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The Duke of Cambridge will today launch a financial task force to disrupt international money flows linked to the illegal wildlife trade as part of a British-led diplomatic effort to end the global poaching crisis.
More than 30 international banks and financial institutions will pledge to train staff to identify and share intelligence on suspicious transactions linked to the illegal trade in elephant ivory, rhino horn, and other endangered species body parts.
They will also sign up to an intelligence sharing financial task force led by United for Wildlife, a charity run by the Royal Foundation, and chaired by William Hague, the former foreign secretary.
“Traffickers are brazenly exploiting global financial systems to move the proceeds of their crimes, remaining under the radar of investigation and law enforcement,” Lord Hague said.
“Financial institutions can, therefore, play a crucial role in disrupting such criminal activities and ending the illegal wildlife trade.”
The global trade in illegal wildlife produces is thought to be worth £18 billion annually and has been linked to organized crime groups engaged in money laundering, corruption, and the trafficking of drugs, weapons, and people.
Scientists estimate just 415,000 elephants survive in Africa following a poaching crisis driven by rising disposable incomes and demand for luxury goods in east Asia. Over 100,000, or 20 percent of the population, have been lost in the past decade.
Signatories, which include Barclays Bank, HSBC, and Bank of America, agree “will not knowingly facilitate or tolerate financial flows that are derived from IWT and associated corruption”.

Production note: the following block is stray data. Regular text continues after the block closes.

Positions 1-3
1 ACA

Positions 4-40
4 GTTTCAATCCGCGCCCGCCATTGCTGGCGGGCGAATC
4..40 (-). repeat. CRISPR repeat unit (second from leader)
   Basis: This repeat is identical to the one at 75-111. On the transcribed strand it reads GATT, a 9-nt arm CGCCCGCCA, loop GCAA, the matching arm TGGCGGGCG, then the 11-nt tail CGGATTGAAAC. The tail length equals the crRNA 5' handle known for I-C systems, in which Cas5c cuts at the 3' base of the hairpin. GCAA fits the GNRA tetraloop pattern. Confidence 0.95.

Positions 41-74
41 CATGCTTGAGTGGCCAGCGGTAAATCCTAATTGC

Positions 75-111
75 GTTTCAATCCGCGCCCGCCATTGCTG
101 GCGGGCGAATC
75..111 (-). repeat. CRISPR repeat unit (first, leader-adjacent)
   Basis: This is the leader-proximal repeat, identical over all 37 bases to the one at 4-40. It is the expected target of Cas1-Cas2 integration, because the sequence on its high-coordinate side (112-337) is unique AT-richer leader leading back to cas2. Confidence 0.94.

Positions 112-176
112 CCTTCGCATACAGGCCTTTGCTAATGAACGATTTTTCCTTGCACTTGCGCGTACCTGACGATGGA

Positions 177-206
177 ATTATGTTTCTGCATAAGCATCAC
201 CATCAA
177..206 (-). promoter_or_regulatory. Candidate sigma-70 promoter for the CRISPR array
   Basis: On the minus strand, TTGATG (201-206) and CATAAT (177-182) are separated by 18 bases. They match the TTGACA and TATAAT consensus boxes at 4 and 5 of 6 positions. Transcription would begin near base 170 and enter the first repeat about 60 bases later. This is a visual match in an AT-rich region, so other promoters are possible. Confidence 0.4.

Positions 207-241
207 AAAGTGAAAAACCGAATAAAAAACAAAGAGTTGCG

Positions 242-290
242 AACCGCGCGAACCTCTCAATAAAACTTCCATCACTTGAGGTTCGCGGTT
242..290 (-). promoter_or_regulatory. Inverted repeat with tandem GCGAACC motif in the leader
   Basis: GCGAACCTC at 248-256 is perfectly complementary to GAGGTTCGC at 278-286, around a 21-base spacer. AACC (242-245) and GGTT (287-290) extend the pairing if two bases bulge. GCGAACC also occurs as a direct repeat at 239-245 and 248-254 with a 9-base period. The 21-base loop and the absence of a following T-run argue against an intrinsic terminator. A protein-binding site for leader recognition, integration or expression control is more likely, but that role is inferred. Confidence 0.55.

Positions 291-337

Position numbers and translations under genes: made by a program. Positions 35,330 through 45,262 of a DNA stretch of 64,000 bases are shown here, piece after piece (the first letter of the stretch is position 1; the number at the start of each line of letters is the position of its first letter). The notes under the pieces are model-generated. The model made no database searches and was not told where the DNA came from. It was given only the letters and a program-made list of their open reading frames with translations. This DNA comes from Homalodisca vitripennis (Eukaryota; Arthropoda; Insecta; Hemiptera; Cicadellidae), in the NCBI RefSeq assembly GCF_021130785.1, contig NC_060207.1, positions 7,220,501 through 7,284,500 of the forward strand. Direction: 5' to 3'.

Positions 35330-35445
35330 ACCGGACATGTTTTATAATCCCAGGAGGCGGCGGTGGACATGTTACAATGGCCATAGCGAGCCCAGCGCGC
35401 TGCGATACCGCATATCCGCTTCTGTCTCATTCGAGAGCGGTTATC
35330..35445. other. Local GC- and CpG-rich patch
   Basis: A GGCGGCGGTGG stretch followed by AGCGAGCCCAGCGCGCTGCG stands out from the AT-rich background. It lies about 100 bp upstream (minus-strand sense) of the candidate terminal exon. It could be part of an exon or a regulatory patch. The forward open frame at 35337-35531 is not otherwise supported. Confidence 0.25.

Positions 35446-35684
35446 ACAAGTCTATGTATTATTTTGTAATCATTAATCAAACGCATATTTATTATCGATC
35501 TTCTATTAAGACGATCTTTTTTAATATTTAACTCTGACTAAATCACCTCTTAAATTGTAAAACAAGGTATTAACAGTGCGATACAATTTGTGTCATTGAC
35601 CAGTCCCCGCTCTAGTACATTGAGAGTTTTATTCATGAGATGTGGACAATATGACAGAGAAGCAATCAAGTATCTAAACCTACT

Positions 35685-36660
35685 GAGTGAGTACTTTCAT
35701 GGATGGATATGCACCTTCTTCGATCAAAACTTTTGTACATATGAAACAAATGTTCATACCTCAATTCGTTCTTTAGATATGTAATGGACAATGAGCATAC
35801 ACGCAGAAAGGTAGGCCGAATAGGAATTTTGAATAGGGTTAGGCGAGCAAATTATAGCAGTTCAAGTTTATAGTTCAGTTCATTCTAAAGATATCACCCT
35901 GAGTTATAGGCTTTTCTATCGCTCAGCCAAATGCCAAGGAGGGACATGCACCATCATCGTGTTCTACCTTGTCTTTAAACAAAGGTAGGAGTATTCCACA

The financial task force announced today follows a similar initiative to encourage intelligence sharing among transportation companies and law enforcement agencies to better intercept smuggling routes.
United for Wildlife’s transport task force says it has contributed to 5 seizures of wildlife products worth over $500,000, and assisted with more than 32 law enforcement investigations since it was launched in 2016.
The Duke of Cambridge will be among dignitaries attending international conference on the Illegal Wildlife Trade in London on Thursday.
The conference, which is hosted by Foreign Secretary Jeremy Hunt and Environment Secretary Michael Gove, follows up on a similar conference in 2014 that led to a ban on the ivory trade in China.
Eighteen African governments will present their own national Elephant protection initiatives during a meeting with ministers and the prince on Thursday.
The event is also expected to discuss creation of wildlife corridors to link up fragmented populations and engagement with local communities.